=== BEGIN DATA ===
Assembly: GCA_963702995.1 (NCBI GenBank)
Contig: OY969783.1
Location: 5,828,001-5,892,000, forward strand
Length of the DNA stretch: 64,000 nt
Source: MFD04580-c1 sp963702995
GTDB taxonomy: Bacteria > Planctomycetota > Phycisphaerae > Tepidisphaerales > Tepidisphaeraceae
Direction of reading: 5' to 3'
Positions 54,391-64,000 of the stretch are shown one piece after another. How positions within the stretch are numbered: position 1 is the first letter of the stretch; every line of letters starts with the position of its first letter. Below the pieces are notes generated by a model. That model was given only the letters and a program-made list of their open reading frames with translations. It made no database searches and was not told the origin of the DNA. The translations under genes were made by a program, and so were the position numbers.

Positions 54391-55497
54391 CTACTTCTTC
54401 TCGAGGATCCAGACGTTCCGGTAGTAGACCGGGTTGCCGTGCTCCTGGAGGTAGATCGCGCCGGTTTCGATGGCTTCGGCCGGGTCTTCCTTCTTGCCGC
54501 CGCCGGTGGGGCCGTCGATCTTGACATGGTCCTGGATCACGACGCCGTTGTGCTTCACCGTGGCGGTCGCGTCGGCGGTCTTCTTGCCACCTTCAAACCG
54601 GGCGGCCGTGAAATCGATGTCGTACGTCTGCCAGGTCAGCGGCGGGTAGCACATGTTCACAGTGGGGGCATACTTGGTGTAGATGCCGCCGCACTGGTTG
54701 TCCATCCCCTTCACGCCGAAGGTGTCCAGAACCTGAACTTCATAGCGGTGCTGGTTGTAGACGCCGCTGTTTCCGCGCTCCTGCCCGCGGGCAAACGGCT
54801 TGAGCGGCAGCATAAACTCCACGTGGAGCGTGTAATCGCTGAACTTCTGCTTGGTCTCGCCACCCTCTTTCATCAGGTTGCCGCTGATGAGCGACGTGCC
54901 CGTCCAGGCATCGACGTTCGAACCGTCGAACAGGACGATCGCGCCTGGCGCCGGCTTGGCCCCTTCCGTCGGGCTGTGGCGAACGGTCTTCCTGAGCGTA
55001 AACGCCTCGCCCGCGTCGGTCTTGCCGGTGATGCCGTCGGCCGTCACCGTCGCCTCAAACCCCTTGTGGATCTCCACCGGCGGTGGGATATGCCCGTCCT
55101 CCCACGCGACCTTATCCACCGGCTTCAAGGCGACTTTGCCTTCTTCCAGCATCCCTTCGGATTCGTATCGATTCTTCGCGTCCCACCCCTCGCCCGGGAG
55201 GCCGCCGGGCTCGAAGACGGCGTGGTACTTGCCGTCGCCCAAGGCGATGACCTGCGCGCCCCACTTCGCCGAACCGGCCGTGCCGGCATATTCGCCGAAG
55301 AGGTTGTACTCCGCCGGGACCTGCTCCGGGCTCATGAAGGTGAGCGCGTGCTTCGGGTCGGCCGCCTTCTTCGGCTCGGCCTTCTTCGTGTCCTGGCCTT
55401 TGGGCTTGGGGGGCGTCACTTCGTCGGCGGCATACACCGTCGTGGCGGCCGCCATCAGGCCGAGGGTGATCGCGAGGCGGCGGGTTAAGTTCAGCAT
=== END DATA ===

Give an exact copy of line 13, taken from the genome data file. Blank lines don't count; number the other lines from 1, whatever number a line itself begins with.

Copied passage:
54601 GGCGGCCGTGAAATCGATGTCGTACGTCTGCCAGGTCAGCGGCGGGTAGCACATGTTCACAGTGGGGGCATACTTGGTGTAGATGCCGCCGCACTGGTTG